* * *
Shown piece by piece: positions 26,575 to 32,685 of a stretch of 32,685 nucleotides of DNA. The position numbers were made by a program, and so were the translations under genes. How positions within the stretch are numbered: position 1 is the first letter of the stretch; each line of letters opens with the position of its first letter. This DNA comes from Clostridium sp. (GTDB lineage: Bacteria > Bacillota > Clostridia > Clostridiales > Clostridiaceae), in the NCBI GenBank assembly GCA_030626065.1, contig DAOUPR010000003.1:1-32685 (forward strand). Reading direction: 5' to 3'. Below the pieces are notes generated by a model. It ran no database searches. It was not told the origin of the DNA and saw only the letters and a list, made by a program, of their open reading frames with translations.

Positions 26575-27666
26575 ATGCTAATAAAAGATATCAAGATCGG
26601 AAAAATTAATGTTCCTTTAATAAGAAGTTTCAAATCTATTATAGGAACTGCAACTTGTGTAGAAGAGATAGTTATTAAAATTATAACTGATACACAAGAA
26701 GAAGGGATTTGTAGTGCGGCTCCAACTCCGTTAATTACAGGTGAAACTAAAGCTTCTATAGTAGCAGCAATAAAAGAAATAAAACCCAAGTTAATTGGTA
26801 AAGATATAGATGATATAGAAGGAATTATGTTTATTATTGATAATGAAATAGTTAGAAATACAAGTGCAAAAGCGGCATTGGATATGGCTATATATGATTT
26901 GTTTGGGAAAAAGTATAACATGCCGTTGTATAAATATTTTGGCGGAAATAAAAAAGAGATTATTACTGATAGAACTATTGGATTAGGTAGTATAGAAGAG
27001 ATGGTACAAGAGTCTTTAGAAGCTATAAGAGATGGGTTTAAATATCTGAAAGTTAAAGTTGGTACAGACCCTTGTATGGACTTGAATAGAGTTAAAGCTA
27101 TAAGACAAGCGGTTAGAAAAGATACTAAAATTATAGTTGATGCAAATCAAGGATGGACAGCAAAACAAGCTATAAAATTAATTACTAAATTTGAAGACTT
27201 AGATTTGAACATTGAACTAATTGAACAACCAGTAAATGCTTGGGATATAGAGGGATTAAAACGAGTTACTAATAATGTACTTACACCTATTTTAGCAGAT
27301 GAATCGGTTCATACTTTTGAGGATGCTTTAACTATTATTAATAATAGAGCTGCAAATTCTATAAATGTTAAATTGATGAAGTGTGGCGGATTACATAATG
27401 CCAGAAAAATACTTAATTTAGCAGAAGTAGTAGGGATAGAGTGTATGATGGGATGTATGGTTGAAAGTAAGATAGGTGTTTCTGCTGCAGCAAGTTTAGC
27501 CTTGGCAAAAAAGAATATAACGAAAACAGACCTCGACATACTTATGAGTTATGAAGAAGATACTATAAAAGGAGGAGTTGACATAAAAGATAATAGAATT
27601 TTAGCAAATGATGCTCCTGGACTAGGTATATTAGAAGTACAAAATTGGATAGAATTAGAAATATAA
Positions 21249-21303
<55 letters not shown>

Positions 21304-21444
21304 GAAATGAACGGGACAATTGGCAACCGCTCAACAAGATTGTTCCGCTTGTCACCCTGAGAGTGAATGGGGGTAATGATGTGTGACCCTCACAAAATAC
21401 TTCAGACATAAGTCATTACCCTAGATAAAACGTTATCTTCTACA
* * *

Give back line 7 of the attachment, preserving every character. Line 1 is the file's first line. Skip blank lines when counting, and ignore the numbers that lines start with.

26901 GTTTGGGAAAAAGTATAACATGCCGTTGTATAAATATTTTGGCGGAAATAAAAAAGAGATTATTACTGATAGAACTATTGGATTAGGTAGTATAGAAGAG